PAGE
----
Finance and Ways and Means Committees

The state Senate Finance Committee and the Assembly Ways and Means Committee have oversight over fiscal-related legislation and play a pivotal role in the state’s budget process. They both hold a series of annual hearings on the top budget issues and hold incredible sway over the state’s yearly finances, making the committees among the most powerful in the state. State Sen. Liz Krueger has chaired the finance committee since 2018 and Assembly Member Helene Weinstein is the first woman to chair the Assembly Ways and Means Committee.

Labor Committees

The state Senate and Assembly labor committees are responsible for addressing issues with workers across New York, including minimum wage, fair pay, workforce safety and unemployment insurance. This has been an especially tall order recently, with the effects of the COVID-19 pandemic still being felt in most industries. Labor issues are among the biggest in the state, especially with the influence of major unions on policy, politics and elections.

Rules Committees

The state Senate and Assembly rules committees are essential for the bill-creation process. The committees are responsible for determining the order on the calendar of bills, general housekeeping of the Legislature and ensuring all staff members are maintaining standards. The committees are always chaired by the Senate majority leader and Assembly speaker, the only ones that leadership head up.

Codes Committees

The state Senate and Assembly codes committees focus on legislation relating to the state’s justice system – including criminal procedure law, penal law and civil practice law. The committees are also responsible for addressing and implementing changes to laws relating to rights or property. Criminal justice issues, like bail reform, have been some of the highest-profile topics – and the most controversial – since Democrats won back control of the state Senate in 2018.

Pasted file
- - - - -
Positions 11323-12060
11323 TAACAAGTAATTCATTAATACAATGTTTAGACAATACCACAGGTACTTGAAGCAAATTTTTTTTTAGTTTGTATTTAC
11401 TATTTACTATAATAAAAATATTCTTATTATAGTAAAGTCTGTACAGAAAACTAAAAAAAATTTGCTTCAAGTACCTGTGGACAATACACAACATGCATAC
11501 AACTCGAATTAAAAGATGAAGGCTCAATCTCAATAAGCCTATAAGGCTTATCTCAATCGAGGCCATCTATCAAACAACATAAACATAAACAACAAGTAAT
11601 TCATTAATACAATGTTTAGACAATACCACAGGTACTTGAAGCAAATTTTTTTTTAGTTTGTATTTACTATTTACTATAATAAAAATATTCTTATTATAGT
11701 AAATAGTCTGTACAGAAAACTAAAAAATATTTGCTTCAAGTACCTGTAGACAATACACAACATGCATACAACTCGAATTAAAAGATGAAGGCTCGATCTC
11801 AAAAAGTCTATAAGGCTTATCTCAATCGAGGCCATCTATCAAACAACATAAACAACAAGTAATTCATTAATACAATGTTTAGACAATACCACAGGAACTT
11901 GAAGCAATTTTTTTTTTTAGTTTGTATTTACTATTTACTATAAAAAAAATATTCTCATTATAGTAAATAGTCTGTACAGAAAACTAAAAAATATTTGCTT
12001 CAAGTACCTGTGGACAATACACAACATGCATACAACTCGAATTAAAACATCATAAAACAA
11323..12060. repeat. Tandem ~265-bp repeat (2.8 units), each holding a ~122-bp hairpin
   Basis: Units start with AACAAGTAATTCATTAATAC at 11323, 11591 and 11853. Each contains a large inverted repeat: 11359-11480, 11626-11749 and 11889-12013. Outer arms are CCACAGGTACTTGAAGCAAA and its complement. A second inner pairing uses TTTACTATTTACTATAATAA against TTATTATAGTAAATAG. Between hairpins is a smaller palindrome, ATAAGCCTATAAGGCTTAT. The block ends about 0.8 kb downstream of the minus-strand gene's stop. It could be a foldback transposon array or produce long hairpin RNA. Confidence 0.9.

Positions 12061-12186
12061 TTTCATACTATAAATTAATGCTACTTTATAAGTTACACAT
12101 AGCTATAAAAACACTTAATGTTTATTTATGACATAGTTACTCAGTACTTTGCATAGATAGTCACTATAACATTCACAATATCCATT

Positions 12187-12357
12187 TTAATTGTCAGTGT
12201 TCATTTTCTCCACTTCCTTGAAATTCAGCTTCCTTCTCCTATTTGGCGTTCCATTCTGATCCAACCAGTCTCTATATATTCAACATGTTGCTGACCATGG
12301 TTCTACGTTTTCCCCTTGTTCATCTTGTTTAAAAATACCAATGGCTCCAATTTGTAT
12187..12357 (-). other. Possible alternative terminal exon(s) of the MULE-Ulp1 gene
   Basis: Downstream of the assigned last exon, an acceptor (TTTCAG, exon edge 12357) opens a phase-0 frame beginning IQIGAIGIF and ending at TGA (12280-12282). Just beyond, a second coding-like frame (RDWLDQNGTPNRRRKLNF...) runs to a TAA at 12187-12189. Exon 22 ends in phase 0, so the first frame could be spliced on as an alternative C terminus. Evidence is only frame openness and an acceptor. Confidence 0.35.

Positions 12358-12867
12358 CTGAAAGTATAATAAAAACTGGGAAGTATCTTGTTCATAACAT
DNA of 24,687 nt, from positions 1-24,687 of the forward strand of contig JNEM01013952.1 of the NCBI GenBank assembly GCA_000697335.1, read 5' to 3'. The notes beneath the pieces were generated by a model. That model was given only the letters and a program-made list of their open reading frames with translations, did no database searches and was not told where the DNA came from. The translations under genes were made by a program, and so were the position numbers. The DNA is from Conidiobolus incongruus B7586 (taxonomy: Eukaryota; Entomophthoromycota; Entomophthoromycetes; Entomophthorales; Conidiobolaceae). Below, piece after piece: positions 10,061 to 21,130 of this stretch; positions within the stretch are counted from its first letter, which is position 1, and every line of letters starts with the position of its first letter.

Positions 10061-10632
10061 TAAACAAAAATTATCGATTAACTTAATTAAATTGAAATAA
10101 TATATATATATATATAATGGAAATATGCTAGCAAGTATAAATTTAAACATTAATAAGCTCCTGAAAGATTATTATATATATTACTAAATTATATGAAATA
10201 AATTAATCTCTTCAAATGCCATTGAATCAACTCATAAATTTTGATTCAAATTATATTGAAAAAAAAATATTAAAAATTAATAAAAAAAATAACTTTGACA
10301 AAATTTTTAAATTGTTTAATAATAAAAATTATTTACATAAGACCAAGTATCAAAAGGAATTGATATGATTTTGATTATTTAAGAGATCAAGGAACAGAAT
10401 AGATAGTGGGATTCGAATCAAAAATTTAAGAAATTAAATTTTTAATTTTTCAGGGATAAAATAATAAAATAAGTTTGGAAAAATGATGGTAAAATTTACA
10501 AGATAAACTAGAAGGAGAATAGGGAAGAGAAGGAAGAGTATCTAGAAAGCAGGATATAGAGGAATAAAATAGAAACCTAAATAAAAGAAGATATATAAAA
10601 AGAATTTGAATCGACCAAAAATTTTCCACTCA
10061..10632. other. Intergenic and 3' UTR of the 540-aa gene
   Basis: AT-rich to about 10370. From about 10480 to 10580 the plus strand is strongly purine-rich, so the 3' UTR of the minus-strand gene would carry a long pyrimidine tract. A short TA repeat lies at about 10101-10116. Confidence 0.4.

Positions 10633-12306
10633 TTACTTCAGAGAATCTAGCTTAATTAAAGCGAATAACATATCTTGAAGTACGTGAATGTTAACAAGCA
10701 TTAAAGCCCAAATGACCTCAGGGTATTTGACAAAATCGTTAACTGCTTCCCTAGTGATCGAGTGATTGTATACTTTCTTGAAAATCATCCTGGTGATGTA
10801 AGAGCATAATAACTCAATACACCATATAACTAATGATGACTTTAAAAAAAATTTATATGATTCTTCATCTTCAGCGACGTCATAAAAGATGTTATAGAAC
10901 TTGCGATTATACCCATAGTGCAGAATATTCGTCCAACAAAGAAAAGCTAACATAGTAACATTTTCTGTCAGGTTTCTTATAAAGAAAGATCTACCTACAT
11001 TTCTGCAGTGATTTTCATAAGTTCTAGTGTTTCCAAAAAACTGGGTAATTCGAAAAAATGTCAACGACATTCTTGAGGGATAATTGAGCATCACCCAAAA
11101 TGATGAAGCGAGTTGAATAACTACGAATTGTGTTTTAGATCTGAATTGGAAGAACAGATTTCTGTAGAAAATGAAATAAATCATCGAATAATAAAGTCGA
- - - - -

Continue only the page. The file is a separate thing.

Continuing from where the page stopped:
Energy Committees

Any legislation relating to energy is reviewed by the state Senate Energy and Telecommunications Committee and the Assembly Energy Committee. The committees have considered legislation that amends energy law, sets electric and gas rates across the state and affects energy availability. Although influence over utilities in New York has always been important, the committees play an even more pivotal role now as the state seeks to hit its ambitious climate goals, which requires significant changes to how it creates and disseminates power.

Judiciary Committees

The judiciary committees in the state Senate and Assembly review all legislation relating to state and local courts. The committees oversee any amendments to relevant state law, from civil rights to estate powers and procedures. Gov. Kathy Hochul’s nominee for the next chief judge of the Court of Appeals will be reviewed by the judiciary committee before the state Legislature votes on the pick.

Housing Committees

All housing legislation, whether it’s the controversial lapsed 421-a tax break for developers or renewing rent regulations, first must make its way through the chambers’ housing committees. With a statewide housing crisis, lawmakers’ responses have been kept under close observation, both by members of the real estate industry and tenant advocates, who are generally at odds. The real estate industry also spends significant amounts of cash both lobbying lawmakers and on elections.